Matt’s Gallery welcomes new Deputy Director Soraya Rodriguez
Soraya Rodriguez has been appointed as the new Deputy Director of Matt’s Gallery, “I’m thrilled to be joining Matt’s Gallery at such an exciting time and looking forward to building on its unique legacy.” She joins us having founded and directed Zoo Art Fair from 2004 – 2009 and previously held positions at Max Wigram Gallery as Director of Exhibitions and at Chisenhale as Gallery Manager. She leads the diploma of Professional Studies at Central St Martins and has been lecturing for six years on curating at the RCA and Wimbledon College. Soraya studied sculpture at the RCA. On the appointment, Robin Klassnik has said “We have made an inspired choice.”
Matt’s Gallery’s new space in Bermondsey
Matt’s Gallery’s new space on Decima Street in Bermondsey opens with Leah Capaldi’s major solo show Lay Down on Saturday 29th October 2016. The exhibition marks a new era in Matt’s Gallery’s 36 year history, as the gallery moves south of the river to continue its programme.
The full address for the space is 65 Decima Street, London, SE1 4QR
Forthcoming Exhibitions & Events
Lay Down is the first major solo show by artist Leah Capaldi, the exhibition opens Matt’s Gallery’s new space in Bermondsey with a private view on Saturday 29th October from 3- 7pm. Lay Down is an entirely new work by Capaldi, a site-specific installation inspired by her time in the deserts of the American West. Here, Capaldi met a Utah cowboy and his horse, a film exploring their relationship and the vast, performative landscape that surrounds them forms the core of the installation. Lay Down asks how power is constructed and understood, this question arising throughout the installation, in the iconic figure of the American cowboy, the influence of the sublime landscape and the authority of the screen.
Possessions_inc is a new video and web project by Matt’s Gallery and Richard Grayson. Episode 3 is now available to watch.
Over 2016 and 2017 Matt’s Gallery will be posting monthly instalments of the video project Possessions_inc. Part series, part blog, part essay, part talking head, Possessions_inc. is an expanding exploration of: ideas of value, ways we invest in objects, the Bilderberg owl, animatronics, the mystery of Rennes Le Chateau, codes, fakes, oligarchs, the missing head of Philip K Dick, treasure hunting, M.R. James, the V.I.P. Lounge, drug smuggling, computer animation, animism, Pygmalion and the insurance industry.
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To watch the episodes click here
Blackrock Residency Programme, Patrick Goddard, Sally O’ Reilly, and Alison Turnbull, Lydney Park Estate, show opens across two weekends: 10th – 11th September, 24th – 25th September 2016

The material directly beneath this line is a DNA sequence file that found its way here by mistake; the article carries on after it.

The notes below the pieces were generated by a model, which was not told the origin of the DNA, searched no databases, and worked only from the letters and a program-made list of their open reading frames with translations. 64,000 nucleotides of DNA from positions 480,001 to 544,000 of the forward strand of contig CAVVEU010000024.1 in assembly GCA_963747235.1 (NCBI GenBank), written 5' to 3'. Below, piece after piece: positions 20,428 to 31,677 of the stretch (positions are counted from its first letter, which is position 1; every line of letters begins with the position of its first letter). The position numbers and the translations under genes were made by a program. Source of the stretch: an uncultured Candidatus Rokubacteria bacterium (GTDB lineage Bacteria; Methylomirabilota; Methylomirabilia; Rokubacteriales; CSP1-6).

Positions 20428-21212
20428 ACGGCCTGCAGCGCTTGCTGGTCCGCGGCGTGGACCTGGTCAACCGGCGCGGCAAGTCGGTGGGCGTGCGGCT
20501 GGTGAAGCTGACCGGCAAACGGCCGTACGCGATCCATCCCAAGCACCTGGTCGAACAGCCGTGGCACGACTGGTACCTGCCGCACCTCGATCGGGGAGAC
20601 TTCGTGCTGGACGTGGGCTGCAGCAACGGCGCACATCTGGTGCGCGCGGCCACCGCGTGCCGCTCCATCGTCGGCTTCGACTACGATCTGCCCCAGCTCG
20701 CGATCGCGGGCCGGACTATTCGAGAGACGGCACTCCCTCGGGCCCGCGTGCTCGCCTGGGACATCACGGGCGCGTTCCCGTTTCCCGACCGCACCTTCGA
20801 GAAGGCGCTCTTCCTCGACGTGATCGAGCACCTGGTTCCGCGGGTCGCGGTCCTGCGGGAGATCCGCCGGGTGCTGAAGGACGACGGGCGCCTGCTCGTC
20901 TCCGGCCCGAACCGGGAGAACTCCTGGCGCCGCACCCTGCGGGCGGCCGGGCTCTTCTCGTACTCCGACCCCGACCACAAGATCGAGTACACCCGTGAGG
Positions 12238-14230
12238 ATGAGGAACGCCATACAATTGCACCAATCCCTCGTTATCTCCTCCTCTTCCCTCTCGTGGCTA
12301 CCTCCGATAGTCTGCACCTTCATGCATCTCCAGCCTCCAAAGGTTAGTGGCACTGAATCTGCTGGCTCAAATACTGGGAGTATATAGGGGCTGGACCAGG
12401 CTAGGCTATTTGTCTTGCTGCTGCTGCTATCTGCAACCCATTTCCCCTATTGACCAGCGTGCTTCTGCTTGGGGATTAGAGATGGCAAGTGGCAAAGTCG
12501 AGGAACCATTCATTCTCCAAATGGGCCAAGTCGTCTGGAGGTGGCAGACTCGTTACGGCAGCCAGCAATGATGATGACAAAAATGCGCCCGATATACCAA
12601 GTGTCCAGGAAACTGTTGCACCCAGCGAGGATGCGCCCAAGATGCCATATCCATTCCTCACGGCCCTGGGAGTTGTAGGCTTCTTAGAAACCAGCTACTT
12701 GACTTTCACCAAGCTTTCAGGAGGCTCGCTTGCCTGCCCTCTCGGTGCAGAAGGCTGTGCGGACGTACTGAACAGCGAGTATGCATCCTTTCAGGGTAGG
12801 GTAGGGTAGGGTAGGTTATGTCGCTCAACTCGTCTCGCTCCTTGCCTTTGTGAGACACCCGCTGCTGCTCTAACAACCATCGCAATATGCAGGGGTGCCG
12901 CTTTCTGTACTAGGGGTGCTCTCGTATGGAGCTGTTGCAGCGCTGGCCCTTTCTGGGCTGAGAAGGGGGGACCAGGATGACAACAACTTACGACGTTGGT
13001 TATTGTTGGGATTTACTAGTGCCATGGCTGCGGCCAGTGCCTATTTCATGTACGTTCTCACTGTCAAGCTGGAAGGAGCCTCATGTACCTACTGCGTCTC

Loose Ends is a major new art project by world-renowned Derry/Donegal artist Willie Doherty, commissioned by Donegal County Council, which explores the legacy of the 1916 Easter Rising. The work builds on Doherty’s interest in the relationship between landscape and memory, and is shot in sites of contested history in Donegal and Dublin. The exhibition, comprising a multi-screen video installation and still photographic images, will premiere at the Regional Cultural Centre in July as part of the Earagail Arts Festival, and will then be shown at Kerlin Gallery, Dublin and Matt’s Gallery, London.
Kerlin Gallery also hosts Willie Doherty’s Loose Ends, a historic new body of work comprised of a two-screen video installation and accompanying photographic diptychs. The exhibition opens with a reception in the company of the artist on Friday 2 September. Loose Ends turns our attention to the passage of time and its powerful, corrosive effect on our hopes, beliefs and sense of identity. Across two screens, Doherty uses the camera and spoken word to focus on the details and textures of two very different locations. Both associated with the 1916 Easter Rising – a key event in the history of Irish independence, the sites are examined in detail through the use of a slow, almost trance-like, zoom. Doherty’s lens absorbs the material evidence of each location today, 100 years after the events of 1916, asking whether a residual response to these events continues to be played out, or how the voices and actions of one generation and the ‘vapours of the past’ resonate in the unconscious of another.